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I am working with Unity (C#) and was looking for an implementation of Slerp and possibly Lerp that allow overshoot (progress not strictly limited to 0..1 range). I want to do some tweening animation using an elastic ease-out function. My ease-out function returns values slightly outside the 0..1 range in order to get an oscillating-around-the-target effect. The problem is that Unity's Quaternion Lerp and Slerp functions appear to clamp the progress input in the 0..1 range.

Implementation code in any language would be helpful. I don't know enough about Quaternion math to write this myself.

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  • \$\begingroup\$ Have tried applying your elastic easing function to the euler angles? \$\endgroup\$ Commented Apr 11, 2015 at 11:39

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Here’s a little example. Suppose you slerp q0 and q1 with a value of t = 0.2 and a value of t = 0.4. This gives you a quaternion s(0.2) and a quaternion s(0.4). Quaternion multiplication also gives us the following:

s(0.2) = q0 * inverse(q0) * s(0.2)
              '——————— K ————————'

So we have a value K which, when right-multiplied with q0, gives us s(0.2). Now intuitively we can guess that multiplying twice will give us s(0.4):

s(0.4) = q0 * inverse(q0) * s(0.2) * inverse(q0) * s(0.2)
              '——————— K ————————'   '——————— K ————————'

Simplifying:

s(0.4) = s(0.2) * inverse(q0) * s(0.2)

We can use this technique to slerp with values greater than 1 by just dividing by two. Which brings us to the following pseudocode:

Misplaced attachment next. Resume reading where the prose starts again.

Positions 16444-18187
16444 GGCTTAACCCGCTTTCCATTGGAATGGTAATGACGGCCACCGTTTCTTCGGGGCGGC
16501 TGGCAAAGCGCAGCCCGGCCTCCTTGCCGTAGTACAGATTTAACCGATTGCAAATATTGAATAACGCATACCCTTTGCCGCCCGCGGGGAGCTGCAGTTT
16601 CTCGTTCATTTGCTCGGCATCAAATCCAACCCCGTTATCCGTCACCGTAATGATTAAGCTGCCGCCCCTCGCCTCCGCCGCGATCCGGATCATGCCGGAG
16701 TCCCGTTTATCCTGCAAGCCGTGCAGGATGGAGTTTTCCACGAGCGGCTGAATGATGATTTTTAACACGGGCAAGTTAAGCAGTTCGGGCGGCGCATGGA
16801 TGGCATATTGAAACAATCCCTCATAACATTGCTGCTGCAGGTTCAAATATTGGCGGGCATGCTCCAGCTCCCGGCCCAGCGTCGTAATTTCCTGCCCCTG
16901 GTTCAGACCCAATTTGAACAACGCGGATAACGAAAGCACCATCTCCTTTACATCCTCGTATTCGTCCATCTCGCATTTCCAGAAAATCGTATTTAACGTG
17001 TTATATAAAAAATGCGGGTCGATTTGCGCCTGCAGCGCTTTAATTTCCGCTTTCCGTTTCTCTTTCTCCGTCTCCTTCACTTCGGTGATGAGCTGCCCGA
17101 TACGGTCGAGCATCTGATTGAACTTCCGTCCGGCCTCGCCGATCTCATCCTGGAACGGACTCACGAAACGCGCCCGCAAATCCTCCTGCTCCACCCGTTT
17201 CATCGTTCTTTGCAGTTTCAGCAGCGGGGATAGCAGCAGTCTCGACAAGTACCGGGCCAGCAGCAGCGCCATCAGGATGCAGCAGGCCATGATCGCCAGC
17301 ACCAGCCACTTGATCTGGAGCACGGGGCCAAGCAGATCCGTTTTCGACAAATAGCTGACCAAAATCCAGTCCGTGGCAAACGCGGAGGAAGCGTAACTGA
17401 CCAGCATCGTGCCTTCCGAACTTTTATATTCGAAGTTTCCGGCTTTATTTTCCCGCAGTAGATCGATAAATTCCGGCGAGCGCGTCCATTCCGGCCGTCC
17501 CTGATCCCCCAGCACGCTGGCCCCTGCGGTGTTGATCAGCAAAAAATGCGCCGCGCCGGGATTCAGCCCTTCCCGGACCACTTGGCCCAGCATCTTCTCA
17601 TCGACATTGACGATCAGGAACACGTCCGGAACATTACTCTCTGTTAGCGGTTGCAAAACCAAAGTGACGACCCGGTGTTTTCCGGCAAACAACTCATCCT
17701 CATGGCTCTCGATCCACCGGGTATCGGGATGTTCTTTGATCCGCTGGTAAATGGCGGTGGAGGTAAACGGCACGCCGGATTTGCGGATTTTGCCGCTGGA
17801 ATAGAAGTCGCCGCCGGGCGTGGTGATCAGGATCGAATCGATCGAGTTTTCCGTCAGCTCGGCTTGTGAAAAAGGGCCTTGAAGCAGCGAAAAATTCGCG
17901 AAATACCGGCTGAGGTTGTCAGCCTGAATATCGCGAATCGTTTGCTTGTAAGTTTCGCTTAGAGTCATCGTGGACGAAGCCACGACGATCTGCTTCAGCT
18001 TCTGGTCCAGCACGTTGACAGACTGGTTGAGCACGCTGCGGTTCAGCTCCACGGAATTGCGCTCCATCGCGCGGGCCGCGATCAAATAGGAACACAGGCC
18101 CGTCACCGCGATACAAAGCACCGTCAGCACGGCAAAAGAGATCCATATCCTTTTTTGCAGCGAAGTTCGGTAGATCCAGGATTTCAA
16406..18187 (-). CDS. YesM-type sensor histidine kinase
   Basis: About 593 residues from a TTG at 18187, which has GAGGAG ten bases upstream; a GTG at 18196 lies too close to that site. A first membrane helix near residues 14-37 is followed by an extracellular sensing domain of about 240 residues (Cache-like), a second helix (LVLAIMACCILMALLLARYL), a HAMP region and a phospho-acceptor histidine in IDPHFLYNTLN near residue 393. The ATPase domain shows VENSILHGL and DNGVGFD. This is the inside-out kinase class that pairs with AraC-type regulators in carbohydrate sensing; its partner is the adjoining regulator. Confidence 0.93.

quat slerp_generic(quat q0, quat q1, float t)
{
    // If t is too large, divide it by two recursively
    if (t > 1.0)
    {
        quat tmp = slerp_generic(q0, q1, t / 2);
        return tmp * inverse(q0) * tmp;
    }

    // It’s easier to handle negative t this way
    if (t < 0.0)
        return slerp_generic(q1, q0, 1.0 - t);

    return slerp(q0, q1, t);
}

Edit: the above code works great for slerp; for lerp however you’re going to get discontinuities in the derivative which you may not want. This code uses a similar technique and will work better for lerp:

quat lerp_generic(quat q0, quat q1, float t)
{
    // If t is too large, subtract 1.0 from it recursively
    if (t > 1.0)
    {
        quat tmp = lerp_generic(q0, q1, t - 1.0);
        return tmp * inverse(q0) * q1;
    }

    // It’s easier to handle negative t this way
    if (t < 0.0)
        return lerp_generic(q1, q0, 1.0 - t);

    return lerp(q0, q1, t);
}
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  • \$\begingroup\$ This is a nice little gem. \$\endgroup\$
    – teodron
    Commented Jun 11, 2015 at 20:09

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